There’s a small olive coloured upwing species that despite its tiny size, causes quite a stir with trout on warm summer evenings. We’re talking about the Blue-winged olive (BWO). On rivers and streams across the UK this wee fly will have trout queuing up as the light fades.
Find yourself carrying too much gear? We spoke with Paul Procter and got his list of gear and accessories he doesn't leave the house without!
Ok, firstly, when using wet flies, we’re usually retrieving the flies, so trout have to move that bit quicker to intercept the. Given this we often feel the take by way of a tug, or tightening of the line, followed by using firmly lifting the rod to hook the fish. However, our dry flies are presented static on the whole, so trout needn’t move quickly to seize our fly now. Ultimately then they generally just sip down our dry fly, which means there is no ‘tugging’ sensation for us. Instead, we now use the rise form as a visual prompt to tighten into a taking fish.
Your Guide To Catch and Release! Keep reading for The Essential Fly top tips on handling fish in hot weather!
It seems these days that the camera has replaced the priest, as more and more anglers look to return their catch rather than kill fish. In many respects this is a great trend as not only are more fish to go round, but in a world of ever increasing prices, generally speaking catch and release permits work out cheaper. And, where wild trout are concerned, it’s important to return our catch so they can go on and spawn future generations. Firstly, whether you plan to return, or kill a given fish, we should respect our quarry. Let’s look at some tips to help take care of your catch.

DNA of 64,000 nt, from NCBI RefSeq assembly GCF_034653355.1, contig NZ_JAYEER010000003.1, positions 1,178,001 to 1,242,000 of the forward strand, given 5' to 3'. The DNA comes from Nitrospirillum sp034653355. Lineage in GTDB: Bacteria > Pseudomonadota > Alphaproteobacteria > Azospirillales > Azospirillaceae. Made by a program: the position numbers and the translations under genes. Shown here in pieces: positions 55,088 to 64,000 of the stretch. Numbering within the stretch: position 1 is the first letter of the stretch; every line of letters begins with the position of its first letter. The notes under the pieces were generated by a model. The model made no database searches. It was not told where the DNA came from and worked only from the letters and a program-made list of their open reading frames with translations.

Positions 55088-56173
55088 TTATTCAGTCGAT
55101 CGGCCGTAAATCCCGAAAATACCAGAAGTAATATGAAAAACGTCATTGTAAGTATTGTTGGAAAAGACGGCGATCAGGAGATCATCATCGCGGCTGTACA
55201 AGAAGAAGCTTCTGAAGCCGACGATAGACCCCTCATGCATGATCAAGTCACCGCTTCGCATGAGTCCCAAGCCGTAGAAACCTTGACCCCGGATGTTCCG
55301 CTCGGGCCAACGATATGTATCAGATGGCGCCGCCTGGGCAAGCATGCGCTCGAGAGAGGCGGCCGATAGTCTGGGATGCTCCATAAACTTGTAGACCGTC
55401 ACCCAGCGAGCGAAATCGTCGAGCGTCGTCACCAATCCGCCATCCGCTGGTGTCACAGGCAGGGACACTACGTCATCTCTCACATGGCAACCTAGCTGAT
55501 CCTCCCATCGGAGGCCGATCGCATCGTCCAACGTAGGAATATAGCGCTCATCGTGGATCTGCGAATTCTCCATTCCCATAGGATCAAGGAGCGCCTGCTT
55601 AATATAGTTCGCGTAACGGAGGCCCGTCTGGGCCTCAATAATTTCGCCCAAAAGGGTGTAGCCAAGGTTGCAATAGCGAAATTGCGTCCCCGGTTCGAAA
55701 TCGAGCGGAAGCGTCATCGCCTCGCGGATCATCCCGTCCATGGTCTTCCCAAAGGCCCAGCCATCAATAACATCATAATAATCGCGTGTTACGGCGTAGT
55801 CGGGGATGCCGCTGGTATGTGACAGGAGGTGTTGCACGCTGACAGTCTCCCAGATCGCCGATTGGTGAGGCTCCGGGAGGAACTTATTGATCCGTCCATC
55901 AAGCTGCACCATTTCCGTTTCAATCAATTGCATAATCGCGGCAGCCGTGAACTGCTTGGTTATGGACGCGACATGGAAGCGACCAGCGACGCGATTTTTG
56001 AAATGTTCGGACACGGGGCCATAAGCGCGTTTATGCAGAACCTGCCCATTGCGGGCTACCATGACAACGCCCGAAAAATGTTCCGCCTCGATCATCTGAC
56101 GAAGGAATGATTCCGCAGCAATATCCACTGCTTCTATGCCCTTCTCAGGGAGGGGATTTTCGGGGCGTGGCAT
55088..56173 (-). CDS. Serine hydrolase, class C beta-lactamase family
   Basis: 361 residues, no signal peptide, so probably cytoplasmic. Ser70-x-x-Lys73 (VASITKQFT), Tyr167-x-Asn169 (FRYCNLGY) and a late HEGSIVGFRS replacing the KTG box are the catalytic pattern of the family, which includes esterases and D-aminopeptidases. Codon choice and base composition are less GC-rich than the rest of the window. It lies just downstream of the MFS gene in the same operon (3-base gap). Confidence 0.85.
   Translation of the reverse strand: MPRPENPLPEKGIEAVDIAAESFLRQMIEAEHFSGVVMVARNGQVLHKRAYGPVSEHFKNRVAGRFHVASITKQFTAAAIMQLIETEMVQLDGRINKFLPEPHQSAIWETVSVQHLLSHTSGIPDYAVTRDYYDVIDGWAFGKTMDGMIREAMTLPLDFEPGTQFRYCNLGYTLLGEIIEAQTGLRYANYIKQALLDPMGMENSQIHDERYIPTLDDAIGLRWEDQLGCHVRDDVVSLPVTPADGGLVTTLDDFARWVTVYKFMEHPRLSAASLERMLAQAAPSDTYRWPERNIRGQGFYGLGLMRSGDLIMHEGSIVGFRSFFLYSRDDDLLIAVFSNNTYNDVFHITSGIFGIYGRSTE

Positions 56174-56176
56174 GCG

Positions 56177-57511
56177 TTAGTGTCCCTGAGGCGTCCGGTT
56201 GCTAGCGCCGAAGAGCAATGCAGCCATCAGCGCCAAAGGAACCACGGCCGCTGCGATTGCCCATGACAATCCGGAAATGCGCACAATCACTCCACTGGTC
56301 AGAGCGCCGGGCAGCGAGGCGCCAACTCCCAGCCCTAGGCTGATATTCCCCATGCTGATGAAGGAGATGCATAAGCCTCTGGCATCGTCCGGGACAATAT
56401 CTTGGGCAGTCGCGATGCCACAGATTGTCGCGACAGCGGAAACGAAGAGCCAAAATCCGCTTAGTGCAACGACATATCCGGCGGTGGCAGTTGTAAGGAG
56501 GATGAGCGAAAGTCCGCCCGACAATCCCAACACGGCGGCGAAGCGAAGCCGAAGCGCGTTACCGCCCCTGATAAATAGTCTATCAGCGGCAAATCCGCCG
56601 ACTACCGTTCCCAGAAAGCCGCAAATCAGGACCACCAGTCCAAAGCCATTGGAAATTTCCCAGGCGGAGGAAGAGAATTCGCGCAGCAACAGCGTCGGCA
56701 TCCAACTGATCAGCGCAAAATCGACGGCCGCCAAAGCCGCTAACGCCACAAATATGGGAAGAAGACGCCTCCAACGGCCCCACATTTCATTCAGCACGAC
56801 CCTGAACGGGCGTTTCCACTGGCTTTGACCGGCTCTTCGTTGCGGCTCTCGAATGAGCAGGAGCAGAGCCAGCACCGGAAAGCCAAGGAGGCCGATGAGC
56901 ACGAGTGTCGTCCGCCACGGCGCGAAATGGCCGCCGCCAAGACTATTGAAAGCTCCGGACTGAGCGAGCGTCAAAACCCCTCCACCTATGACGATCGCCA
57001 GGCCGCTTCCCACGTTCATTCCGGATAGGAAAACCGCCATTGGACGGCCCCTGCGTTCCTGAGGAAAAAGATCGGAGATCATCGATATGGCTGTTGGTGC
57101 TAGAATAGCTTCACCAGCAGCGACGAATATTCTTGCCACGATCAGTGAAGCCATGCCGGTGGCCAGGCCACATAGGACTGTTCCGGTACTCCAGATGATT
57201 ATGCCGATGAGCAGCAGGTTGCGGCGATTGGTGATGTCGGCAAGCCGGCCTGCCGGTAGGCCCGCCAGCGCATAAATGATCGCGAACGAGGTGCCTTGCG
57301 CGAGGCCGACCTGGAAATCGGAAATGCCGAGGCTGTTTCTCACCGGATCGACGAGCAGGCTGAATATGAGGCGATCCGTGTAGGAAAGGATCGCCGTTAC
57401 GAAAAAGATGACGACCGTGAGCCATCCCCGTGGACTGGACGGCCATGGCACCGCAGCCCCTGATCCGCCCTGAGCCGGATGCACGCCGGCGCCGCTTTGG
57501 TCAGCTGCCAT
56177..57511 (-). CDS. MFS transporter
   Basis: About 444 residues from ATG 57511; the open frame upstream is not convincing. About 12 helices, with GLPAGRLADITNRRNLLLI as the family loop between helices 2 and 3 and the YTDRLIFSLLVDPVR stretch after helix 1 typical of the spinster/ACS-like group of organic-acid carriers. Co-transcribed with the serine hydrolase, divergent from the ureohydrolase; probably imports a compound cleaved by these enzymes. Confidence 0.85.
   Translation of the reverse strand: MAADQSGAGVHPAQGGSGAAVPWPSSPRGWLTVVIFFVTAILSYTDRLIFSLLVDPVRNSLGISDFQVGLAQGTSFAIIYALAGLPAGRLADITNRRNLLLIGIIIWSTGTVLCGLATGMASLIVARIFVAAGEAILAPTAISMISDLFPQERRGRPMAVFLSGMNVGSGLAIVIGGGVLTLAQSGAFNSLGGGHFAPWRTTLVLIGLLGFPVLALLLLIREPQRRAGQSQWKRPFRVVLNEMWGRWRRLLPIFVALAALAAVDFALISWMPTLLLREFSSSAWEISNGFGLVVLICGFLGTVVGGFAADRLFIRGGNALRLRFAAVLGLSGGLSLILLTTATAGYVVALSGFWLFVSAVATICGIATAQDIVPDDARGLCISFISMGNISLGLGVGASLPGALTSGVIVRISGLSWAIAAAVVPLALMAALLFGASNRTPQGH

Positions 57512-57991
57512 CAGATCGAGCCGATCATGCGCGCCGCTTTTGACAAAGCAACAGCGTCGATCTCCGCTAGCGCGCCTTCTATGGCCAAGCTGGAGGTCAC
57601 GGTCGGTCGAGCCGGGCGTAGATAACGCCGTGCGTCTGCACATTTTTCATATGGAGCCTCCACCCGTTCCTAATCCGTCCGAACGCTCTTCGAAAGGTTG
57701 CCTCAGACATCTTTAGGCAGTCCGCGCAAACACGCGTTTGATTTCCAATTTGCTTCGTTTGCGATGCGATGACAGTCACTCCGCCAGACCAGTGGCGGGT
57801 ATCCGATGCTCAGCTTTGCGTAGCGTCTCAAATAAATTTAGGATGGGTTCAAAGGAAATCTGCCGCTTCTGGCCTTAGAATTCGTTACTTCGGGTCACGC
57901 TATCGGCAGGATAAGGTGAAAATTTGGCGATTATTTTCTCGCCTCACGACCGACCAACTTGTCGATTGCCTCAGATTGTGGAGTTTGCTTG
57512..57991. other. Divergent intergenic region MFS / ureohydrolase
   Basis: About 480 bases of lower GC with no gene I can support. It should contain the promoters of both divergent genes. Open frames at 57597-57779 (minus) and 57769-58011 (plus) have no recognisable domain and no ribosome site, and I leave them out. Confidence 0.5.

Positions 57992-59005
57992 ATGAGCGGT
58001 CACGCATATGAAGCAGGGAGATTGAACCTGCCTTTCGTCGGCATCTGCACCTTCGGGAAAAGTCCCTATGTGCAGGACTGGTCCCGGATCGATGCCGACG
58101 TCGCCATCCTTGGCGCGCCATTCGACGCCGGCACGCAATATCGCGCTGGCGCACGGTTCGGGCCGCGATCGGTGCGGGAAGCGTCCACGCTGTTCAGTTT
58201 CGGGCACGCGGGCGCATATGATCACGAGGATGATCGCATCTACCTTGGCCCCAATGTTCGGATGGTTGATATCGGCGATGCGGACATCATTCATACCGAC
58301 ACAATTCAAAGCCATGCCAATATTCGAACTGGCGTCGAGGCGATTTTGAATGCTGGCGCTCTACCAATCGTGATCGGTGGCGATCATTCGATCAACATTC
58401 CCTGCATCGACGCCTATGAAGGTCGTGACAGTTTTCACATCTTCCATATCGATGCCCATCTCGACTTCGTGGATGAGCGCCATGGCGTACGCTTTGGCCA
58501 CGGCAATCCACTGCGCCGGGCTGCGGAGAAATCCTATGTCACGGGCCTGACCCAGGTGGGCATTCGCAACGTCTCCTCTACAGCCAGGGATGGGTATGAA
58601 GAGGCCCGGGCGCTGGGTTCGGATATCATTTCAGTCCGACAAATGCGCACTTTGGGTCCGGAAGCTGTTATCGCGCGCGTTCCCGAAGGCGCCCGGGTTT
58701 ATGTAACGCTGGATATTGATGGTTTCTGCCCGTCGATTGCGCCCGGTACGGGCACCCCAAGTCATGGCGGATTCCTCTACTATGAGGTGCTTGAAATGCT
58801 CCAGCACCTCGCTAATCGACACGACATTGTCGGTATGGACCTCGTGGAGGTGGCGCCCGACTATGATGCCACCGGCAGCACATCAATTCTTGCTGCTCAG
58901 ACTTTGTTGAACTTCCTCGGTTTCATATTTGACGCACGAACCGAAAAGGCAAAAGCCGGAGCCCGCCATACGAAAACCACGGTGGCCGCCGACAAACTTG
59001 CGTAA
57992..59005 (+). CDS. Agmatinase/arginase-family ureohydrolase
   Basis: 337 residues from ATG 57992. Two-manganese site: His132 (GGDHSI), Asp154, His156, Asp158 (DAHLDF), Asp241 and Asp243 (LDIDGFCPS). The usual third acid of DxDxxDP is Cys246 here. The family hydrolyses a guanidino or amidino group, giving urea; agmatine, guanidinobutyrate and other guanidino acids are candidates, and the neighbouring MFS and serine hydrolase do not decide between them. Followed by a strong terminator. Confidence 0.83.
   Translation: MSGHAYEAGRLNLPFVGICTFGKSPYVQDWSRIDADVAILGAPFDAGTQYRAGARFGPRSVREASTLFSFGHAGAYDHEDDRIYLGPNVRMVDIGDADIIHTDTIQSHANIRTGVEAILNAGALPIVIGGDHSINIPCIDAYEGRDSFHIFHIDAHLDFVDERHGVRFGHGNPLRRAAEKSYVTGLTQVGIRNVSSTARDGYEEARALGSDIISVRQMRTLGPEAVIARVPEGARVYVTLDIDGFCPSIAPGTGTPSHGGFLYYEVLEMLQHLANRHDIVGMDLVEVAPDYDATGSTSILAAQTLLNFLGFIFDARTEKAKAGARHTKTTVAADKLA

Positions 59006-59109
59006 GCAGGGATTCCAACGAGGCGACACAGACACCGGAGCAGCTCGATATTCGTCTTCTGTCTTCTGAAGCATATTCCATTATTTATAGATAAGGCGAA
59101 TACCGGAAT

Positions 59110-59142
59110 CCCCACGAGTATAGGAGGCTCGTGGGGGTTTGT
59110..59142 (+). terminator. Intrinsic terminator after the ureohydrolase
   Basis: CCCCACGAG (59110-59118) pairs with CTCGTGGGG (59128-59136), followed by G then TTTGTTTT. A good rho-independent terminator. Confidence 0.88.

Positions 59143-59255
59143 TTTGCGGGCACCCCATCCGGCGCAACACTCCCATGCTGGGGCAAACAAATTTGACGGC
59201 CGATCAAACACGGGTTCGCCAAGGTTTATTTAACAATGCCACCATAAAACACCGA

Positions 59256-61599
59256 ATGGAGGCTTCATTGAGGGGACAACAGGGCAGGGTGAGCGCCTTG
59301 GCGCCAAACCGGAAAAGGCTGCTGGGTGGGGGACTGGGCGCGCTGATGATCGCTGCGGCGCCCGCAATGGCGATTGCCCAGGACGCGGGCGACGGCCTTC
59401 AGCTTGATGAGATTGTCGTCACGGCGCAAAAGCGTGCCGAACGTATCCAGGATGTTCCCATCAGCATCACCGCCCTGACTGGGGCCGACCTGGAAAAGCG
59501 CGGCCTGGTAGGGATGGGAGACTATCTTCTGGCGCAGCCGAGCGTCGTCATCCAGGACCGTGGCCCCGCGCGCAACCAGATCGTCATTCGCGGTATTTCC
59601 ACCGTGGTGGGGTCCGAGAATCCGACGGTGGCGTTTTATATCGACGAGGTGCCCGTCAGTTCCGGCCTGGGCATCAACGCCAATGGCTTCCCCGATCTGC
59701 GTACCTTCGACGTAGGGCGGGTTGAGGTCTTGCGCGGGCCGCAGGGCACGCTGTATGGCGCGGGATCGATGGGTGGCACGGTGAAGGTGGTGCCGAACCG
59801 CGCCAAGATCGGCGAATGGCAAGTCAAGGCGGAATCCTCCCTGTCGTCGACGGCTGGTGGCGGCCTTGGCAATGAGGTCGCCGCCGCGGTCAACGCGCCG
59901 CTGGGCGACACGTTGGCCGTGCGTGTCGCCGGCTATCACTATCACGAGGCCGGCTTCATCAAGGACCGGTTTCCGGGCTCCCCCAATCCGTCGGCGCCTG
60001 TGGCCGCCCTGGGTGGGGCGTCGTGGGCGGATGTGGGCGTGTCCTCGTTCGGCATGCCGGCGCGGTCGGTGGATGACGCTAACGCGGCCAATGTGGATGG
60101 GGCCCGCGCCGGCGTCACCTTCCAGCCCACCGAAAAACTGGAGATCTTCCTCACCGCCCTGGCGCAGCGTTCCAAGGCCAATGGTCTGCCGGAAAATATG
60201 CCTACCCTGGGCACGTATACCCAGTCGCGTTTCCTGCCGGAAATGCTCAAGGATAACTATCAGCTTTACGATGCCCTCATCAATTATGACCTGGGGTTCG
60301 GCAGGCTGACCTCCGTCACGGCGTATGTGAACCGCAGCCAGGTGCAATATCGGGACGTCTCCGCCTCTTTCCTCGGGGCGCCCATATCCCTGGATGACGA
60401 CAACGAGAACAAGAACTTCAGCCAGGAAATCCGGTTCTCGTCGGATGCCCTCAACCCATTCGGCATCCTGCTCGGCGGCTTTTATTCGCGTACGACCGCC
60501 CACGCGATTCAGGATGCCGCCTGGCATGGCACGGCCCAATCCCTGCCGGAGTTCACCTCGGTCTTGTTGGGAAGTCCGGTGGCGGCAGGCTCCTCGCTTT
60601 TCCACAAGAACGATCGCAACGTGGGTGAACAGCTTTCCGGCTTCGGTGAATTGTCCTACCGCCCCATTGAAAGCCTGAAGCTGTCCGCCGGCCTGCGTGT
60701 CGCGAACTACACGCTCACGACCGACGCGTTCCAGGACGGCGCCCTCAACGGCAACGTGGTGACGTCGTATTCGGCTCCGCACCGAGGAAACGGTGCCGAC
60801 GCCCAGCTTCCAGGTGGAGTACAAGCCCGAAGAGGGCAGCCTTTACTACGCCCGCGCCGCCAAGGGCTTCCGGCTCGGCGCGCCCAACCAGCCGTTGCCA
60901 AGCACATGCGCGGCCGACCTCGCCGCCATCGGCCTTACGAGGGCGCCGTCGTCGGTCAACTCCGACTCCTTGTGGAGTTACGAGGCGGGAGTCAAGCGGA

There are lots of sedge/caddis patterns we can choose from when it comes to imitating sedges on the warmer evenings, however perhaps one of the most versatile dressings is the ‘Elk Hair Caddis’. Developed by an American called Al Troth this pattern can be dressed with, or without a palmered hackle. Obviously, a fly with the body palmered hackle has superior floating properties, which comes in handy when fishing more animated water, like a tumbling pool on a stream, or a big, rolling wave on a reservoir. A hackle-less version naturally rides lower in the surface film, making it a favourite where smooth, flat water occurs and when trout are targeting stillborn, or spent caddis that lie almost flush in the film.